During periods of hardship, crisis and unpredictability, it is only natural for citizens to become insular in mindset. Some philosophers might point towards psychological egoism. Others will recite the principle of “taking care of yourself before you take care of others”. This is all fine, in theory. It might be difficult to care about the plights of your neighbor when you have crying, hungry children in a dark apartment. So as the construct of Universal Basic Income is being reintroduced to the masses, it may be easy (heck, even natural) to enjoy the immediate individual gains. This is why it is of the utmost importance to take a step back and realize the societal destruction UBI would bring about.
Universal Basic Income is a periodic cash payment given unconditionally to all citizens, no questions asked. In other words, “free” money! We all should know better than that by now. Nothing, including the air we breathe, is free. The money that would be needed to pay everyone would put an enormous strain on the entire country for generations to come. Let us do a little bit of math here, thanks to ubicalculator.com:
The average American income is $63,179
The average American family size is 3.14 persons (we will use a 2 adult, 1 child model)
Under Andrew Yang’s Freedom Dividend UBI plan, the total deficit spending would amount to $2.8 trillion/year, which is significantly higher than the $2.2 trillion COVID-19 stimulus bill that was passed.
The United States sheer size is a big deterrent for Universal Basic Income. Sure, Denmark and Canada are experimenting with it (somewhat successfully, as well), but their populations are 5.8 million and 37.6 million respectively. The United States population is more than 7 times those countries combined, making it that much more difficult and costly.
Tax increases across the board would be a definite reality, along with the implementation of new taxes. If you think negatively of Cook County’s Sweetened Beverage Tax or Florida’s Streaming Tax, there would be many other similar taxes put into place to offset the basic income system. Most people will get a $1,200 payout thanks to the COVID stimulus package. In a UBI America, when taxes rise, $1,200 would not be enough for some people. Some citizens and politicians would surely lobby for $1,500, maybe $1,700, maybe $2,000. More protests and government animosity would ensue, thus creating more societal strife in a country chock full of it already.
Some UBI proponents suggest entrepreneurship would increase because people, instead of focusing so much energy working jobs they did not like out of necessity, could focus their time and efforts toward more satisfying endeavors. UBI experiments have shown this to be true, but how many of these more satisfying endeavors would pan out? Our country already has legions of college graduates drowning in debt with degrees that will not keep their heads above water.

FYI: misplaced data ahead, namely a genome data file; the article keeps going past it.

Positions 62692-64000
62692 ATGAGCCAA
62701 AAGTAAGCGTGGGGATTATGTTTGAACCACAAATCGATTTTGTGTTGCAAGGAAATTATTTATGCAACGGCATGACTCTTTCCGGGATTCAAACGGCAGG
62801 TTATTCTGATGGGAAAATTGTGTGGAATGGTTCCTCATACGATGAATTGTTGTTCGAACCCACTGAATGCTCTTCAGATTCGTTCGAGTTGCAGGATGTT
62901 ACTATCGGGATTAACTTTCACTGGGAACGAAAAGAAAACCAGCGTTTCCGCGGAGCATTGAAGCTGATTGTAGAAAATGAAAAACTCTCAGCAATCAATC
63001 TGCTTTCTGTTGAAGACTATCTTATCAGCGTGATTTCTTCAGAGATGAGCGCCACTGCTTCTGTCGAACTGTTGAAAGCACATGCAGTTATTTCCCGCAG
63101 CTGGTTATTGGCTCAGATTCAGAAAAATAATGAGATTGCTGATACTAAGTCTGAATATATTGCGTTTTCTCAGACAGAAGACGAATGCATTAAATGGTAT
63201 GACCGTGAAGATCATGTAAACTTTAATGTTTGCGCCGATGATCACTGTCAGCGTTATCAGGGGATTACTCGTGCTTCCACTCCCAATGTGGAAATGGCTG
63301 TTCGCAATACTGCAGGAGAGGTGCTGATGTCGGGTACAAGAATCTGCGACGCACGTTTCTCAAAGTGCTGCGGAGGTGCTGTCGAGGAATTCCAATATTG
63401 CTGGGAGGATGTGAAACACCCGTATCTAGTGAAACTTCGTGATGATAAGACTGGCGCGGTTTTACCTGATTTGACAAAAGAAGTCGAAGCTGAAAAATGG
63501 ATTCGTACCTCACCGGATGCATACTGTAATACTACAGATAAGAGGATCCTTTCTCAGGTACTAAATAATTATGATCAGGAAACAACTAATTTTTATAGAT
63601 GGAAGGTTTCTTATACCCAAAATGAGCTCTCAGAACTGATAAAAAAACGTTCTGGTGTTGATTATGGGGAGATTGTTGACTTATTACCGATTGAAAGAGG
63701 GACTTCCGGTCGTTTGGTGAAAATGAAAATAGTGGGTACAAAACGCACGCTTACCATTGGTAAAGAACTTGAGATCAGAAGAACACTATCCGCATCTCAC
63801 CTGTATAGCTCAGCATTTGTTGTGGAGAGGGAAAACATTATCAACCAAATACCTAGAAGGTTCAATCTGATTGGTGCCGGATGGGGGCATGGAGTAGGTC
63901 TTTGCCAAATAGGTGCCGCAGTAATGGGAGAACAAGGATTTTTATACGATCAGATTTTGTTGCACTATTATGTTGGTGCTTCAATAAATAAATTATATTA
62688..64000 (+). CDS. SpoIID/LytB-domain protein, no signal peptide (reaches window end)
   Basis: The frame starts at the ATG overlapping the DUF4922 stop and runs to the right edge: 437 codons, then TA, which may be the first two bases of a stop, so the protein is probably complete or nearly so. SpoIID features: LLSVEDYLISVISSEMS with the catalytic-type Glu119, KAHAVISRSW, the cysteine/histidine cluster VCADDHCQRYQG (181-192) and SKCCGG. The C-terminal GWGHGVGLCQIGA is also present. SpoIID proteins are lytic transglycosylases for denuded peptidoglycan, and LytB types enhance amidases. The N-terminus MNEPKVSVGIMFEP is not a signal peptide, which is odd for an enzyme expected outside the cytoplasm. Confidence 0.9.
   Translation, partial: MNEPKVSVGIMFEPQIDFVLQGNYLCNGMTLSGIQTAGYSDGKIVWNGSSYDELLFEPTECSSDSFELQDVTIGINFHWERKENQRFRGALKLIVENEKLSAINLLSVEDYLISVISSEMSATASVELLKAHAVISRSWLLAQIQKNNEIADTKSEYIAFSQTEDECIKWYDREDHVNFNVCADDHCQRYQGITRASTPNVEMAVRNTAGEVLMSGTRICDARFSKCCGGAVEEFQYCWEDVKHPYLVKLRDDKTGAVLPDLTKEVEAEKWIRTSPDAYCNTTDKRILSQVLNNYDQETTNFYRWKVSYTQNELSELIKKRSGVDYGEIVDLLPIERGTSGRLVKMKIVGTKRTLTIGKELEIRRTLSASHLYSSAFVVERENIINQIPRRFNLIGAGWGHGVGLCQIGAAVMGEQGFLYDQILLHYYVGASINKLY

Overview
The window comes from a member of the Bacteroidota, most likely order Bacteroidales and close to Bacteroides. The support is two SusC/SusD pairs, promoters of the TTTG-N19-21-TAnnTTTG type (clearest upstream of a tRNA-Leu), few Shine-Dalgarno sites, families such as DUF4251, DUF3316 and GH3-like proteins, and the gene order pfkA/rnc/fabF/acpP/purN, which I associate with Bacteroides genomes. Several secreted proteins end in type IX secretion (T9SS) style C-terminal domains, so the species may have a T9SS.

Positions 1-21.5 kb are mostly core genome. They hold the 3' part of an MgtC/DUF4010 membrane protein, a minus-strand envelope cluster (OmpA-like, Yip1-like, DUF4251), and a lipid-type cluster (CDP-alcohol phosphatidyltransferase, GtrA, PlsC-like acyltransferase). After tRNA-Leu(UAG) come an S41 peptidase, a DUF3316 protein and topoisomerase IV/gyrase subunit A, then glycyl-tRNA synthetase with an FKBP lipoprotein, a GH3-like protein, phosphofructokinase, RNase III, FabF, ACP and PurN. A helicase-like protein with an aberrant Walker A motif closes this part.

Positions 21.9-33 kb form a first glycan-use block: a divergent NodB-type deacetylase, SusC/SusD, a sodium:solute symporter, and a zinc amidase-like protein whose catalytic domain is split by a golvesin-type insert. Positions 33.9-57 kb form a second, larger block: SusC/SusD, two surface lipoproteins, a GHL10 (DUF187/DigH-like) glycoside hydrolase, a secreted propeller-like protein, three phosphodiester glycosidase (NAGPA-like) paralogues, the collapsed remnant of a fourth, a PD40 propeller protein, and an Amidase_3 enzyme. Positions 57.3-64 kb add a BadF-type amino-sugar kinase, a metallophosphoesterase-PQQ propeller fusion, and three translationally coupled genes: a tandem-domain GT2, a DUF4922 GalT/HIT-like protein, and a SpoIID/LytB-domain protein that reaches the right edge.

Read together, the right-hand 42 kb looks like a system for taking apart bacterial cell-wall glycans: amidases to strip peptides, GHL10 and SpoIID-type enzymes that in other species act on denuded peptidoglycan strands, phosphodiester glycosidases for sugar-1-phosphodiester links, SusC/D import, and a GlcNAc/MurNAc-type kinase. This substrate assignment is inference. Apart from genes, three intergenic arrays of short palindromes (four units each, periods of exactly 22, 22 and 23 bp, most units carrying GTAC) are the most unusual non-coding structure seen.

Every citizen will never be on equal footing. Some will always have advantageous (or at least perceived advantageous) circumstances over others. As unfortunate as that is in some cases, it is a hard fact of the world we were brought into. Trying to level the playing field and provide a societal safety net for the less fortunate is a noble idea, but providing guaranteed income is not the best way of going about this issue. We would be sending the message to the youth that they do not have to work to provide for themselves. Some of today’s most talented and influential figures came to be because their backs were against the wall. They had to work hard in order to build a better life for themselves and others. Taking this into account, entrepreneurship might decrease in a UBI utopia.
Crime statistics are also thrown about in the argument for a Universal Basic Income system. With guaranteed funds for everyone, it may be true that crime would decrease. However, a large part of our society depends on a certain level of crime in order to make a living. While I am not advocating heinous and illegal activities, or advocating the loss of lives, it is a sad fact that there will always be individuals who indulge in criminal behavior. Thus, the need for police and fire squads, border patrol, correctional officers, detectives, judges, lawyers and any other protector of the law. A country with significantly less crime would mean slashing a big part of the labor force.
This flawed economic construct will only put our country in more dire straits down the line. However, as our population skews younger and more progressive, the influence of socialist zealots such as Bernie Sanders and Andrew Yang spread, and the COVID-19 pandemic continues to instill fear and uncertainty, this economic fantasy will snowball into more mainstream prominence. Even worse, it might become our dark reality.